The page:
Glistening, subliminal and balanced on a falling raindrop
Sigur Ros - Valtari

Do you think mermaids listen to Sigur Rós? We’d have to plump for a big yes. Singer Jonsi Birgisson must drive those sirens batshit with his aquatic lyrical surfing.

Now that the four core members of Iceland’s legendary folk band have finally dusted off some unused slices of musical magic, singer Jonsi has toured his solo record and the others wiped enough baby puke off their shoulders to return from self-enforced hiatus - it’s time to explode in HD once more.

Eight tracks have been laboriously peeled from the studio floor and walls. It’s a composite album gleaned from archives and misfits, though you’d hardly notice yourself. The band themselves translate ‘Valtari’ as ‘Steam Roller’, but they’ve also described it as “an avalanche in slow motion” - we’re sure you can imagine the scenes.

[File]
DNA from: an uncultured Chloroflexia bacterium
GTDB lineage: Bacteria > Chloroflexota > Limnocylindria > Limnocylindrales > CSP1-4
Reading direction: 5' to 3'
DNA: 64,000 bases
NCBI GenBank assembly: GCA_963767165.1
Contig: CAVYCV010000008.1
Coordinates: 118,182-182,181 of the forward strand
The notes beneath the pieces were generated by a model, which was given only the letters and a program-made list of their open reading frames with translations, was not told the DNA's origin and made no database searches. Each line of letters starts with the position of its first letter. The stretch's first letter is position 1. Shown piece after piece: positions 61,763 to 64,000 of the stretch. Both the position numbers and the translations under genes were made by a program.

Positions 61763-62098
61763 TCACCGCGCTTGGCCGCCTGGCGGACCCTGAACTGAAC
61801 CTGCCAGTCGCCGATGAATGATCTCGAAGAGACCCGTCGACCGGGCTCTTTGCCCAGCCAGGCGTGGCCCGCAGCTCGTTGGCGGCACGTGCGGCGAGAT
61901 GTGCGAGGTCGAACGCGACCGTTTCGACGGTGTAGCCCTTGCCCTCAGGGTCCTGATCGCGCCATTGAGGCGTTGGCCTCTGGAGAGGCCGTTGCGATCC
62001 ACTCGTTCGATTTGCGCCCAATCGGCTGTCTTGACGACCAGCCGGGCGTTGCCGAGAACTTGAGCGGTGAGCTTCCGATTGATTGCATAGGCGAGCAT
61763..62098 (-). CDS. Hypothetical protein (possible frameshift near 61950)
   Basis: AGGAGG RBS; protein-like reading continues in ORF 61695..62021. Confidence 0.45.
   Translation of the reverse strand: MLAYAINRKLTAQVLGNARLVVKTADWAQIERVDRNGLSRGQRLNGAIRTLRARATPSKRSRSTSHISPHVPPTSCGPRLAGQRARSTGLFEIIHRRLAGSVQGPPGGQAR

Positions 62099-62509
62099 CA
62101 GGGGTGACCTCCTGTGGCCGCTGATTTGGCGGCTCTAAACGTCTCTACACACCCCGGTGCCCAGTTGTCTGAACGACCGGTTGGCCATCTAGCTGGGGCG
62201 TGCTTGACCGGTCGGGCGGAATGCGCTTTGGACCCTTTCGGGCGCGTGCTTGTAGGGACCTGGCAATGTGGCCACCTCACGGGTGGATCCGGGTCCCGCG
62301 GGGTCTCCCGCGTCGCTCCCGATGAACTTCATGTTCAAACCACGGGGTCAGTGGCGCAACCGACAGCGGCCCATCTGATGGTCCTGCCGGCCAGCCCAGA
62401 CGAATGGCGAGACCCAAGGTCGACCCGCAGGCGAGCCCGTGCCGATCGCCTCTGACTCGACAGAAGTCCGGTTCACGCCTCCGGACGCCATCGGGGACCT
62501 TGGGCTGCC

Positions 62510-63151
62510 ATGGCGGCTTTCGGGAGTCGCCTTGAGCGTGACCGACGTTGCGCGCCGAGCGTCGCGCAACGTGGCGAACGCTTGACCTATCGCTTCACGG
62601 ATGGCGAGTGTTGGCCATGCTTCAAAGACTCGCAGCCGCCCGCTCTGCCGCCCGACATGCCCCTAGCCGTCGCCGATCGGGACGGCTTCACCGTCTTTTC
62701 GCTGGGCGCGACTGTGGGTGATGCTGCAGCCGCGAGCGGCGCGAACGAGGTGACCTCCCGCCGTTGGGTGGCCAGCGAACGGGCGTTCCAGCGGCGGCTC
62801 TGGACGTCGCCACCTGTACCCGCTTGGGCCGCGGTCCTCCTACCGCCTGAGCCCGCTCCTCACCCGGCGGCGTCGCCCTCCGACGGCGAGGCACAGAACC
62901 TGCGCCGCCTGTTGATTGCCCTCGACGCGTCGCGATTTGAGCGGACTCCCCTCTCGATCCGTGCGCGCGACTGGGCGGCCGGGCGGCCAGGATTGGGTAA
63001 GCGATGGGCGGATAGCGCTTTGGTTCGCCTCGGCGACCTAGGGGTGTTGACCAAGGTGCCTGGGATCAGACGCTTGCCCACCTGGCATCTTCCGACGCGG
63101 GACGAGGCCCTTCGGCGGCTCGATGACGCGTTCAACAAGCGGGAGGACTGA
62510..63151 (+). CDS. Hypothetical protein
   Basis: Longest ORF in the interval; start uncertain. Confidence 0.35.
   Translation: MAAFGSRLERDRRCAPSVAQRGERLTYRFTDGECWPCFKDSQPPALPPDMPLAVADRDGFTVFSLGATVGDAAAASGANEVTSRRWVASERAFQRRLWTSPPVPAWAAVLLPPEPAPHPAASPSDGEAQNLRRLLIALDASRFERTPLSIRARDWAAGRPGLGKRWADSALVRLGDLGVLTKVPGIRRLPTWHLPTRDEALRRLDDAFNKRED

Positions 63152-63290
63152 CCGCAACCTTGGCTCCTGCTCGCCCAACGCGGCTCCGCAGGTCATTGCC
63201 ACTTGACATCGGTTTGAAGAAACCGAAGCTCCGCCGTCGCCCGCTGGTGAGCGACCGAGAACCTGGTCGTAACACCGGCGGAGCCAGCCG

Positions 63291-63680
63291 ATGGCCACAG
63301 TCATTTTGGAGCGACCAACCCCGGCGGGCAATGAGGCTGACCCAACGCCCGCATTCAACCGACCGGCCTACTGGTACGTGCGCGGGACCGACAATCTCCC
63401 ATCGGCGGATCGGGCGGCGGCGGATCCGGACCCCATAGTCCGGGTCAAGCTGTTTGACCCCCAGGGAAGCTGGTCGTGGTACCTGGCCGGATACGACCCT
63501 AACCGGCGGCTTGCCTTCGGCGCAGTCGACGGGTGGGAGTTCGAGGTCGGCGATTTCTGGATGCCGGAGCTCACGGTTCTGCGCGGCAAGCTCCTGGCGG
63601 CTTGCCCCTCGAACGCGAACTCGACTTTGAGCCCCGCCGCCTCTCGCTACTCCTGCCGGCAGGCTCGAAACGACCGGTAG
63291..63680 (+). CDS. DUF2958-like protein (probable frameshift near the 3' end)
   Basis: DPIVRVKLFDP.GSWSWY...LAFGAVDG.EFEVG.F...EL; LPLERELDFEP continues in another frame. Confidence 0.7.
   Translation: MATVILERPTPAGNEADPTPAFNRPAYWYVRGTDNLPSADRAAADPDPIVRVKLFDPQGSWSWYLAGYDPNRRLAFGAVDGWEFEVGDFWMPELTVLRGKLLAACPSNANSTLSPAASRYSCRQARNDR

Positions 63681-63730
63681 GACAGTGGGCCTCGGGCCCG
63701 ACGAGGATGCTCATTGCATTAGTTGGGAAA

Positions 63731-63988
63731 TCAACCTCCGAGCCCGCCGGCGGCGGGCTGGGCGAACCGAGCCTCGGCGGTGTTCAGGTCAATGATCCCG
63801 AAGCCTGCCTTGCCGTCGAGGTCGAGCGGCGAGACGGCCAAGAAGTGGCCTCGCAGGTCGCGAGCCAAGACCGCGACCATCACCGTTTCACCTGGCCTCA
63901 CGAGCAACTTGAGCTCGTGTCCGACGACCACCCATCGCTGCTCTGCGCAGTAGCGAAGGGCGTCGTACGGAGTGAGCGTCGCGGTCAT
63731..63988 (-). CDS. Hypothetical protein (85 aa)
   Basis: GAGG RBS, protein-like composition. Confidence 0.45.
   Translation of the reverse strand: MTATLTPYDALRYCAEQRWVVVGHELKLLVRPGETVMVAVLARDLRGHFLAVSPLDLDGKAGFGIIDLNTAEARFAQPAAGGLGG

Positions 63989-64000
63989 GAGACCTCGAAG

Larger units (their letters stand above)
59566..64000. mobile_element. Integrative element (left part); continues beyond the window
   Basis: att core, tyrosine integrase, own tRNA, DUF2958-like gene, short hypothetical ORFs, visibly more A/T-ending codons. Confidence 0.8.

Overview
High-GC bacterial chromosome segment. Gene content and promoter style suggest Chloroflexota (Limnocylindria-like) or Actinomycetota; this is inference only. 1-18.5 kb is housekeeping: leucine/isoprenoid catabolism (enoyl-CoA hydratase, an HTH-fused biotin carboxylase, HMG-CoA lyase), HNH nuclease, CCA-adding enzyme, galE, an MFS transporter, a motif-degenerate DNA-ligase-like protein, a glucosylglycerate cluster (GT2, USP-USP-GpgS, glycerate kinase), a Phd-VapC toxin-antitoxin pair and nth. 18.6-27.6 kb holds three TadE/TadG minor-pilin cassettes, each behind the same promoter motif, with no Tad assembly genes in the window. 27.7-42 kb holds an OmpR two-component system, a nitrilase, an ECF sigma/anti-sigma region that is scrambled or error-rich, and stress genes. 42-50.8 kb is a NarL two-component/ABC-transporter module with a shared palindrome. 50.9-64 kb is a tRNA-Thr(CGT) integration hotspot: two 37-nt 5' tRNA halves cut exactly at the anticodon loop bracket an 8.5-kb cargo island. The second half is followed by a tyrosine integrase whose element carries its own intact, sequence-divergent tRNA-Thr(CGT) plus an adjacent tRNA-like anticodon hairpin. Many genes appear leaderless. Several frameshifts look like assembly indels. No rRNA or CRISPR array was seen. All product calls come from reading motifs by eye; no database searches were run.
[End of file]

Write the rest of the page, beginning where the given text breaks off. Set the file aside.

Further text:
Opting to sing in Icelandic rather than their made-up language it feels more like a record of transition rather than a fresh approach. Closer ‘Fjögur Piano’ is about as fragile as a snowflake, whilst ‘Varúð’ swells with the usual gusto and will freeze your thoughts at the point of crescendo.

Their tone and style as a band is so robust now that short of quizzing them about their processes we’d doubt anyone would clock that this is an album of mastering and mixing wizardry.

It’ll no doubt soundtrack the births of another generation of babies and retain Sir David Attenborough’s services in his boisterous business of the biosphere for the next twenty years. ‘Valtari’ is glistening, subliminal and sounds as if it’s balanced on a falling raindrop.


Words by Matthew Bennett

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